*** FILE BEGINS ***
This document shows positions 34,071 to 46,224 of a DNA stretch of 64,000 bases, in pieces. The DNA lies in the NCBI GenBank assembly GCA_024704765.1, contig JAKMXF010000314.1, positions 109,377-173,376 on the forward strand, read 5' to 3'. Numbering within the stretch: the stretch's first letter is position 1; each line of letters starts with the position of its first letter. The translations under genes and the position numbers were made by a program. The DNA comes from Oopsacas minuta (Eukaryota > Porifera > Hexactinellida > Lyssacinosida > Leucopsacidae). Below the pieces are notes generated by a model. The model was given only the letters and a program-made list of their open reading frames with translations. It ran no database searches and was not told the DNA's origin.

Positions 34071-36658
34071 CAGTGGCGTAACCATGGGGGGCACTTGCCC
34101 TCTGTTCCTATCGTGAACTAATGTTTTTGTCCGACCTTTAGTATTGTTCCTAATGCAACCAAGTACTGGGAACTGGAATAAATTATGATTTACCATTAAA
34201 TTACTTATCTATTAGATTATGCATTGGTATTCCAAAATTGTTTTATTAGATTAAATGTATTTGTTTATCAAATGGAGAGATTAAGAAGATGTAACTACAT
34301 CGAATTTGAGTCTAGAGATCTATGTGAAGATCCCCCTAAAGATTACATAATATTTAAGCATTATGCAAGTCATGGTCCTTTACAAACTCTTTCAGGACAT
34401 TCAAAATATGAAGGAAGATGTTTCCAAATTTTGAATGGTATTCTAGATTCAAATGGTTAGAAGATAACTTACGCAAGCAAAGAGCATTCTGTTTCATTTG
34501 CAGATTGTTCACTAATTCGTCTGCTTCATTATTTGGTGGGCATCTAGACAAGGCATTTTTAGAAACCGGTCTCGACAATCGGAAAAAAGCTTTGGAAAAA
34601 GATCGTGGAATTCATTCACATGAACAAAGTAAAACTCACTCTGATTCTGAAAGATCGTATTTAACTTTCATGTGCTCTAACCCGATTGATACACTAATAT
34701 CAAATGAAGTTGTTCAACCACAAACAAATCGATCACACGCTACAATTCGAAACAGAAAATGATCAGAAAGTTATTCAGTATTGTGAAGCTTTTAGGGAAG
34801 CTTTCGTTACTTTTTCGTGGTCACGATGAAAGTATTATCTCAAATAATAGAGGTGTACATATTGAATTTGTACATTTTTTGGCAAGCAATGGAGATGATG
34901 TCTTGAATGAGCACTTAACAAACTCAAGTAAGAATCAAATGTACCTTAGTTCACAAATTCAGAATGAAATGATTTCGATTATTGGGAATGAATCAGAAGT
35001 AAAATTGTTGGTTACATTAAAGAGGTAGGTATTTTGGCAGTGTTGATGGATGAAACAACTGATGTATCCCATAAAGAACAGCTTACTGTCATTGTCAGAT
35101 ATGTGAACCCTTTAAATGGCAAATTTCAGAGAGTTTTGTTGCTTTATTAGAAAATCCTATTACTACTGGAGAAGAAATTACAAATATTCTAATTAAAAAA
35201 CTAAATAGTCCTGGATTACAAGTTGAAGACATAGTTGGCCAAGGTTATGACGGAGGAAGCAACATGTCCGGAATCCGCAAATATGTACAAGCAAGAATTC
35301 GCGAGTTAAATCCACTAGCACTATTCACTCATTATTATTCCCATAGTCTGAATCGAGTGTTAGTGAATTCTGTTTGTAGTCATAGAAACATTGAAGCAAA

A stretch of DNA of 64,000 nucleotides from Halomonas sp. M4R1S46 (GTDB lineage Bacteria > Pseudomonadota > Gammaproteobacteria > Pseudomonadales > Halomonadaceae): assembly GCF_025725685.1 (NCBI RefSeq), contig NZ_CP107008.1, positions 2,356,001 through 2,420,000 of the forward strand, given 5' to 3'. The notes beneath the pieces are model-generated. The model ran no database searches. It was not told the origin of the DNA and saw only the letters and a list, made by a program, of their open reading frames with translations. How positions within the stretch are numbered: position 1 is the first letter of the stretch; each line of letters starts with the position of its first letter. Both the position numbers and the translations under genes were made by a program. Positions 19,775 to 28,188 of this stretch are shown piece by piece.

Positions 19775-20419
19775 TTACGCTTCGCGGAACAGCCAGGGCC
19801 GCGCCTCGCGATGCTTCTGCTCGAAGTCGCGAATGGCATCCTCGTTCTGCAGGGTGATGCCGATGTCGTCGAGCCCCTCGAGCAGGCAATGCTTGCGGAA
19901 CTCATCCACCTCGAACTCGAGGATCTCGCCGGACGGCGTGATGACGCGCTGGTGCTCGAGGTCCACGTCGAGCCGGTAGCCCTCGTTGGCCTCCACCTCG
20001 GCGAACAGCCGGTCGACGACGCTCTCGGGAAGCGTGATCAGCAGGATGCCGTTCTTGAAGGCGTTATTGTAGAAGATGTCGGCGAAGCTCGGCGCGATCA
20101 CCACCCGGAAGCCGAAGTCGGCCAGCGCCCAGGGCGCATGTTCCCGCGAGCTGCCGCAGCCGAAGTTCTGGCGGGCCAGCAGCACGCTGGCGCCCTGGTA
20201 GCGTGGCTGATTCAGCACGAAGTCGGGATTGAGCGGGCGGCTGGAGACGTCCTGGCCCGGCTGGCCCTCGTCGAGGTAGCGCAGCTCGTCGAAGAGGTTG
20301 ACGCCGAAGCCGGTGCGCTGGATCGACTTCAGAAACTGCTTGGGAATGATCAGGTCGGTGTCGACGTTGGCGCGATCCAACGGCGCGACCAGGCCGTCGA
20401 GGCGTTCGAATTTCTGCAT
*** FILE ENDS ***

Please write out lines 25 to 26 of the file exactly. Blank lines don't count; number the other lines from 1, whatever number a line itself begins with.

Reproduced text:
20301 ACGCCGAAGCCGGTGCGCTGGATCGACTTCAGAAACTGCTTGGGAATGATCAGGTCGGTGTCGACGTTGGCGCGATCCAACGGCGCGACCAGGCCGTCGA
20401 GGCGTTCGAATTTCTGCAT